Heath Boyer was asked to present Windham’s comments to the commission because of his background as a commissioner to the Windham Regional Commission, where he sat on the energy and project review committees.
“Windham has chosen to comment today because we are dealing with the issue of industrial-scale wind for the second time since 2005,” Boyer explained to the commission.
“We share the concerns of many towns regarding the absence of clear, strict and relevant siting guidelines,” Boyer said. “Protection of lands, environmental and cultural resources are at the heart of most town plans, so their importance cannot be overstated.”
“In many ways, these issues are the core of what Vermont means to its citizens and to its visitors.”
Boyer told the commission that the process of Act 246, which governs the application for the meteorological test towers, “while challenging for us, has been orderly and reasonable.”
Montpelier Attorney Gerald Terrant went before the commission the same day because of his background as a former Commissioner of Public Service with an extensive background in renewable energy law.
Tarrant told the commission, “The PSB has done a good job given the impossibility of the tasks,” given the complexity of applicants and their business transactions.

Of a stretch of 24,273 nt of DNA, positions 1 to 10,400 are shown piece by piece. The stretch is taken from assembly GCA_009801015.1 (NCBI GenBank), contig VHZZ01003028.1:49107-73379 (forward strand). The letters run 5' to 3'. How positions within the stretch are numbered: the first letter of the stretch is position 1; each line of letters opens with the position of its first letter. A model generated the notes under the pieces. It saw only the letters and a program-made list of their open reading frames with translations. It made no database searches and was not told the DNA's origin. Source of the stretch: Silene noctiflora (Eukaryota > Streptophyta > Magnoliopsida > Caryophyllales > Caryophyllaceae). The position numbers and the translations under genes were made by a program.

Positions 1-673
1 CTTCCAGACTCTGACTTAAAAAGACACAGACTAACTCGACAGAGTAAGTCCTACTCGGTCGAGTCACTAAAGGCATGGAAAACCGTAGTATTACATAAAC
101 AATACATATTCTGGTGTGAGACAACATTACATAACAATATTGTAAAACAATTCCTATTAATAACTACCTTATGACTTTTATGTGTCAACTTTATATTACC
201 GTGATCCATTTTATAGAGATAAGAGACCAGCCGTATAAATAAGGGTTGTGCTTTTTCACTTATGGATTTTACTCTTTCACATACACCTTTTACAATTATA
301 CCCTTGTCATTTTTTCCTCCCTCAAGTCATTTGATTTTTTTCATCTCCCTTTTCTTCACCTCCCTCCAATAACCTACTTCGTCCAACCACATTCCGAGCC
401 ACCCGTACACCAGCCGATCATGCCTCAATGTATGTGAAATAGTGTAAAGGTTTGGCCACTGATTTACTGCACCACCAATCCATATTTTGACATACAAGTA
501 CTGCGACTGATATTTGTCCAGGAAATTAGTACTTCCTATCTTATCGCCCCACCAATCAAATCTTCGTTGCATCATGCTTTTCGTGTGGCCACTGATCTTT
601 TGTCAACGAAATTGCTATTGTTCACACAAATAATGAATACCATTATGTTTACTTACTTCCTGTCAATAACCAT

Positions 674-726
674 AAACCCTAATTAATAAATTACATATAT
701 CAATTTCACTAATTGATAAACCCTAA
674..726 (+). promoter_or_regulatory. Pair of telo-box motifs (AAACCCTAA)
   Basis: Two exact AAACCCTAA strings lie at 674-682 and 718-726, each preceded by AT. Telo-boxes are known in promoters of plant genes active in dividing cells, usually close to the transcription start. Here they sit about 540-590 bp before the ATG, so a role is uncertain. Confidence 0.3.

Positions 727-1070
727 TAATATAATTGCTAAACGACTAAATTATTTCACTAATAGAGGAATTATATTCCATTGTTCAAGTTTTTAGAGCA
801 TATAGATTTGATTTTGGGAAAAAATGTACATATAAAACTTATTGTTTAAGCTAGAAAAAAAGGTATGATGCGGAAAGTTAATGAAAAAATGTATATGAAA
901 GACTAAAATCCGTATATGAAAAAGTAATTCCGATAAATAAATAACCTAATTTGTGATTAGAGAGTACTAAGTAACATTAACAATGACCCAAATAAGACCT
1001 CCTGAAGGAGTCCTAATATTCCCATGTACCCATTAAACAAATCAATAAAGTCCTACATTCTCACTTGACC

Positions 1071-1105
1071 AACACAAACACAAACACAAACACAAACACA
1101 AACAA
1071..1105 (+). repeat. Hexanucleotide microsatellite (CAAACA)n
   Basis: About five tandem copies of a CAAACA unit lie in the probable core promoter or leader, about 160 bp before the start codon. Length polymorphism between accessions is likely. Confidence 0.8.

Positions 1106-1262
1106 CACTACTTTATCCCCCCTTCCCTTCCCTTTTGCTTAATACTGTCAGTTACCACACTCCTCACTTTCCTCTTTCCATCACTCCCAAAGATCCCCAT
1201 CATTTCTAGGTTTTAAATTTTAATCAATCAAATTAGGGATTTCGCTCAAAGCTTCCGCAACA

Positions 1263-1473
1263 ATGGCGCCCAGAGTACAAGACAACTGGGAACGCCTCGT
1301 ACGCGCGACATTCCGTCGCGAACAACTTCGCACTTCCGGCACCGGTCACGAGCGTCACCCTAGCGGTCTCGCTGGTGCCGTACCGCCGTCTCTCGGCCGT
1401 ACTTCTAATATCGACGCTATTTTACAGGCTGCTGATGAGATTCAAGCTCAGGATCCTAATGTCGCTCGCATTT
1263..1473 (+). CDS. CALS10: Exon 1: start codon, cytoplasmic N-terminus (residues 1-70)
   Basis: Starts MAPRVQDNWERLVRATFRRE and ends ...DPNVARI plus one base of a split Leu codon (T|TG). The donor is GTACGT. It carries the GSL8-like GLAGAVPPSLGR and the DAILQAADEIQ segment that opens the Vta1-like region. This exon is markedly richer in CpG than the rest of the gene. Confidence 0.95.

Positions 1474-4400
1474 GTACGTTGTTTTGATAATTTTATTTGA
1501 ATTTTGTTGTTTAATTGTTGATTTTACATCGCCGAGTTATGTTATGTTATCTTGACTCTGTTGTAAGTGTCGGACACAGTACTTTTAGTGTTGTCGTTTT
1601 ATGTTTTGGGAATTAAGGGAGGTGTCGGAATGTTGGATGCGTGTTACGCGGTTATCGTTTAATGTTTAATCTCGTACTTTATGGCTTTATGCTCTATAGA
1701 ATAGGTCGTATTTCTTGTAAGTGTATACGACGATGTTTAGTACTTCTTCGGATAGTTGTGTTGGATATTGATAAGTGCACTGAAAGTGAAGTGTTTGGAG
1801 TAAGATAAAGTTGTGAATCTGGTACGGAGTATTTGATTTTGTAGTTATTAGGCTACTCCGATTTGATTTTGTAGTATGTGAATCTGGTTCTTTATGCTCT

“The economic benefits to the state and ratepayers have been replaced with more difficult-to-address carbon emissions benefit,” Tarrant said.
“We have become a marketplace for developers to use our state and its natural resources largely for out-of-state purposes,” he added. “The board has to deal with a difficult issue while at the same time being directed to approve more ‘alternative energy’ projects.”
Boyer said that in the proceedings, “there is a very deep gulf between the people, and those that want to make this [process] simpler and quicker, to consolidate [the steps] and slam the doors.”
Speaking of commercial interests, Boyer said that “the people who are saying we just need to slow down and have a moment of sanity [residents and towns] are the other end of the stick [and] there is a natural tension” between the two interests.”
At the Nov. 30 meeting, he said, “the biggest developers of these projects” were heard, as were representatives from Green Mountain Power.
“They all find the process a little too laborious. It takes too long,” Boyer noted. “They want to develop ... in a hurry because time is money.”
“The sooner they get them up and spinning, the sooner the applicants start making money,” he said.
But Boyer felt that the commission board was very interested and engaged in listening to everyone who came before them, and he said he has “confidence [in the] people involved. I think they really want to do the right thing there.”
Windham Selectboard Chair Mary Boyer said what she heard was “enormously useful, not only for the participants but for all the people in the audience.”
“To have an opportunity to hear how this is viewed by other stakeholders [was] in that regard enlightening for everyone who has been there,” Boyer said. “The conversation has been elevated to a more important context [on] the issue of town sovereignty and the appropriateness of our choice about renewables.”
“Vermont needs to pick the [renewable energy resources] that are appropriate in the context of our other resources,” she said.